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Our Lady of the Angels (OLA) School Fire, December 1, 1958





The Alamo Theater
(pdf)
(Contributed by Connie Straube)

Here is a picture of a parade going west on North Avenue in '56 or '57. These are the Northwest Lions Little League Teams, which included kids from OLA. The Tiffin Theatre is visible in the backround. (Photo courtesy of Jerry Kasper) Here is a picture of a parade going west on North Avenue in '56 or '57. These are the Northwest Lions Little League Teams, which included kids from OLA. The Tiffin Theatre is visible in the backround. (Photo courtesy of Jerry Kasper) Chicago billionaire-to-be Jim Moran appeared on the March 24, 1961 issue of Time Magazine. Moran was the owner of “Courtesy Ford”, the world's largest Ford dealership, and the only car dealer to ever appear on the cover of Time. While building his empire in the mid-1950s, he became the first Chicago car dealer to advertise on television, and following the OLA fire, he started a fund to help pay the medical expenses of children injured in the fire. His initial donation to the fund was $15,000. Later, he also contributed funds to help rebuild the OLA school. (Photo courtesy of Jerry Kasper) Jim Moran's Chicago dealership, “Courtesy Ford” in the mid-1950s. (Photo courtesy of Jerry Kasper)
Parade in front of The Tiffin Theatre Larger Version Jim Moran, March 24, 1961 Jim Moran Dealership
This is a 1946 newspaper movie listing, typical of such listing all through the 40s, 50s, and 60s, for the numerous single-screen theaters that dotted Chicagoland in those days. (Photo courtesy of Jerry Kasper) An early form of “frequent shopper card” from The Record Center, a popular Chicago music store in the 50s, 60s and 70s.(Photo courtesy of Jerry Kasper) Sky-Hi Drive-In and Restaurant, “Chicago's All-Electric Restaurant In The Air” (everything was electric, including heating and cooking). The brain-child of the Dimas brothers, Jim, John and Chris, the restaurant featured unique dining inside the cabin of a stripped DC-7, supported over a building housing the kitchen and a take-out counter. The restaurant opened on Cicero Avenue in 1964 with a staff of 22. (Photo courtesy of Jerry Kasper) Exterior view of the Ski-Hi Drive-In on Cicero Avenue in 1964. (Photo courtesy of Jerry Kasper)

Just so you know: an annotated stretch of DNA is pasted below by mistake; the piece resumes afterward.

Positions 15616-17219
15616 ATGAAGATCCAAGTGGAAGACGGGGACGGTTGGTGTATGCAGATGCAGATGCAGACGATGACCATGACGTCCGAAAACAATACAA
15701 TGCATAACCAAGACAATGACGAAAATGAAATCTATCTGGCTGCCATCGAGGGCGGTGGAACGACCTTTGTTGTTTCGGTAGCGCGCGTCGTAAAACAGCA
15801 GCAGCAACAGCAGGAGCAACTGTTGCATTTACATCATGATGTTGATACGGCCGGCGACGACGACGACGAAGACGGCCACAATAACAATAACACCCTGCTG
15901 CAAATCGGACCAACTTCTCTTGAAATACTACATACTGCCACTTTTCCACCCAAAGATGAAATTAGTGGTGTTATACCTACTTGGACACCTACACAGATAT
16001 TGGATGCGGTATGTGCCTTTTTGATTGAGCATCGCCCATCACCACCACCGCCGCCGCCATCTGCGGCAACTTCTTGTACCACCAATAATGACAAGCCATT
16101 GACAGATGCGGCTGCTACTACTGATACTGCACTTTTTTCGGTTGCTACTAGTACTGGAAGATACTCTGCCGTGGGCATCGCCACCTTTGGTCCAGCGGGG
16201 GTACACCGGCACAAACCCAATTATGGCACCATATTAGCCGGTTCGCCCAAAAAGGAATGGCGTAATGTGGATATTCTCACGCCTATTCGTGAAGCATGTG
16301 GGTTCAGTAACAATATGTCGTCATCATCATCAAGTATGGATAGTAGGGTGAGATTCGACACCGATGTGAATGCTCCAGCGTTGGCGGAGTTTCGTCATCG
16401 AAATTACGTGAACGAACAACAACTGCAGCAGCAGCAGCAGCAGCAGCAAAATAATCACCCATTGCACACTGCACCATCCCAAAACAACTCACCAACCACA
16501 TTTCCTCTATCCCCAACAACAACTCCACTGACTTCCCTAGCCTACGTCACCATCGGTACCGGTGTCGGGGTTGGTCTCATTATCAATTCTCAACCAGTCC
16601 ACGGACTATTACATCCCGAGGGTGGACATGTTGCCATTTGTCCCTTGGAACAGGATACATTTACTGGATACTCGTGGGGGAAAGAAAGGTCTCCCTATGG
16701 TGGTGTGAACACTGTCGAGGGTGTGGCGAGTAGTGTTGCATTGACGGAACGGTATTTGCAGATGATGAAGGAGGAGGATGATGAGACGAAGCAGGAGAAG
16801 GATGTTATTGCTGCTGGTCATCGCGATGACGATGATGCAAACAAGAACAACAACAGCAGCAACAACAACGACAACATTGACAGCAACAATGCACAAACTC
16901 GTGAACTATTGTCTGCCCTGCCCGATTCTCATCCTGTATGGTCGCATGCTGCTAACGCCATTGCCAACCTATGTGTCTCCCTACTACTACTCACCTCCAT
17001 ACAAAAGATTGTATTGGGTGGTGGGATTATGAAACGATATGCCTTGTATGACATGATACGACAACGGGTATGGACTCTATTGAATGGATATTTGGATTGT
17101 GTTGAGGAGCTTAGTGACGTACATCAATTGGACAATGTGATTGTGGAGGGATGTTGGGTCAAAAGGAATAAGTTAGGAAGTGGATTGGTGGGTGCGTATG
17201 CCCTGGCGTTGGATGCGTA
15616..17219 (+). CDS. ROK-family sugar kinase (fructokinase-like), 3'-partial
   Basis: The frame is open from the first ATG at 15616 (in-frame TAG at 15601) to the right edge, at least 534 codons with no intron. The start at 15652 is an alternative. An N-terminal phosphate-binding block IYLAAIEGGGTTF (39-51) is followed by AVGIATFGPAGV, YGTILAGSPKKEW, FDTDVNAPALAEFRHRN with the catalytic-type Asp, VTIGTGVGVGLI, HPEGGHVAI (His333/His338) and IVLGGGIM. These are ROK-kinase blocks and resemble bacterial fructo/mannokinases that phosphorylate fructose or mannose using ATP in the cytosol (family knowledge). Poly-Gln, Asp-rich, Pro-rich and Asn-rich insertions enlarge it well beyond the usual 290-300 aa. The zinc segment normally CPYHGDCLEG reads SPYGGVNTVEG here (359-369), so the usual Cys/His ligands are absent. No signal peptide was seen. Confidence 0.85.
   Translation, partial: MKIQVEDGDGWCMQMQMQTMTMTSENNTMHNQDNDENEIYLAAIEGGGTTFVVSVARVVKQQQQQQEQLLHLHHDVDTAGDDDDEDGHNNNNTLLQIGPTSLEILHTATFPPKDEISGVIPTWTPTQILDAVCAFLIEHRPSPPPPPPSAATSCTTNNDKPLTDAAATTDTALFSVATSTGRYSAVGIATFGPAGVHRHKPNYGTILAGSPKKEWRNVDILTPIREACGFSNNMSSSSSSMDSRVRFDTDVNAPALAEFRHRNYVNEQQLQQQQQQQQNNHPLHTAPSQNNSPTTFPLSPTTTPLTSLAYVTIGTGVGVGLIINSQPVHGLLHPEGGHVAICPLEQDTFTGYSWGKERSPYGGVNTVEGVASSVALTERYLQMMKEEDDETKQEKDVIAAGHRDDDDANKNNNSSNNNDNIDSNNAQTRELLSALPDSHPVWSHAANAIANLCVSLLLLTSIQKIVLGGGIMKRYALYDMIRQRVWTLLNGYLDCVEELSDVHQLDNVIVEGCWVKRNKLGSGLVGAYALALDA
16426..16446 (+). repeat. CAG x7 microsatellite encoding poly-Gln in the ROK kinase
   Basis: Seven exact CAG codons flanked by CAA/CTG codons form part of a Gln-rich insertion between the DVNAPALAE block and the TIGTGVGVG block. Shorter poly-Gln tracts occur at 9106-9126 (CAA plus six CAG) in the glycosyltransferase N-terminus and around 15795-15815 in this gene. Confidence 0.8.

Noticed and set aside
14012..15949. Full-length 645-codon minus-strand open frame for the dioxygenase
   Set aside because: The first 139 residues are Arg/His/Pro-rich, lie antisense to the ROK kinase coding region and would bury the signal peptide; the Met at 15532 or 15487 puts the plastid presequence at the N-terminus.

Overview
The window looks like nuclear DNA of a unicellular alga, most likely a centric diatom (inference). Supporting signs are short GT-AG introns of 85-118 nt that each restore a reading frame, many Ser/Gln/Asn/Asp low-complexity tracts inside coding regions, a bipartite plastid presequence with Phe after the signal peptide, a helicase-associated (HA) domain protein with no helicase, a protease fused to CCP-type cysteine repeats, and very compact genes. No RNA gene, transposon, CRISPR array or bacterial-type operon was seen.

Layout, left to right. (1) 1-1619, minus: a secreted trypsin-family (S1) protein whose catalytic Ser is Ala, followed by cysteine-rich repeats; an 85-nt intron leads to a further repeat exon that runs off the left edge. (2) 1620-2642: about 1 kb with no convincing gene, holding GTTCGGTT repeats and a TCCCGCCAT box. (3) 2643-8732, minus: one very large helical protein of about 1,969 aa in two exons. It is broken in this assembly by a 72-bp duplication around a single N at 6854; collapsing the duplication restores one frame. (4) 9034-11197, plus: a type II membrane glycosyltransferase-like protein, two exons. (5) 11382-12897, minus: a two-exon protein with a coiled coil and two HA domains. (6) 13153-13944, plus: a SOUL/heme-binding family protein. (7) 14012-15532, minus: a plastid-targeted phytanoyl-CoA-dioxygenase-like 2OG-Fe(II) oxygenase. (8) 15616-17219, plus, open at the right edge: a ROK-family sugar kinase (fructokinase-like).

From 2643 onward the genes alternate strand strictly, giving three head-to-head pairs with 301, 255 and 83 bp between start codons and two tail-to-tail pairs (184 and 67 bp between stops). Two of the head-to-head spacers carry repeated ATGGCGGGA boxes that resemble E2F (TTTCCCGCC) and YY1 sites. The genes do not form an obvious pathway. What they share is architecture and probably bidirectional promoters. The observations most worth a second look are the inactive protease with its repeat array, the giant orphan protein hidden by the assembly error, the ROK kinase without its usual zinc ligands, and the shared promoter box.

1946 Movie Listings Record Center Punch Card Ski-Hi Drive-In Sky-Hi Drive-In
This is the sweets shop next door to the Tiffin Theater in Chicago. (Photo courtesy of Jerry Kasper) This Turtle Wax ad figure was located atop a building on south Ashland Avenue in the 1940s and 1950s.(Photo courtesy of Jerry Kasper) Future nostalgia ... Jay Pritzker Pavilion at Millenium Park in downtown Chicago. (Photo courtesy of Connie Straube) Jay Pritzker Pavilion at Millenium Park in downtown Chicago. (Photo courtesy of Connie Straube)
Sweets Shop Turtle Wax Jay Pritzker Pavilion 1 Jay Pritzker Pavilion 2
Jay Pritzker Pavilion at Millenium Park in downtown Chicago. (Photo courtesy of Connie Straube) This is the main gate of Chicago's Riverview Amusement Park in the late fifties or early sixties. The park was bordered by Western and Belmont Avenues, the Chicago River and Lane Tech High School. (Photo courtesy of Jerry Kasper) This is the Olson Rug waterfall, date unknown. (Photo courtesy of Jerry Kasper) Pope John Paul II's motorcade during his historic visit to Chicago in 1979. (Photo courtesy of John Sullivan)
Jay Pritzker Pavilion 3 Riverview Amusement Park Olson Rugs “Waterfall” Pope John Paul II - 1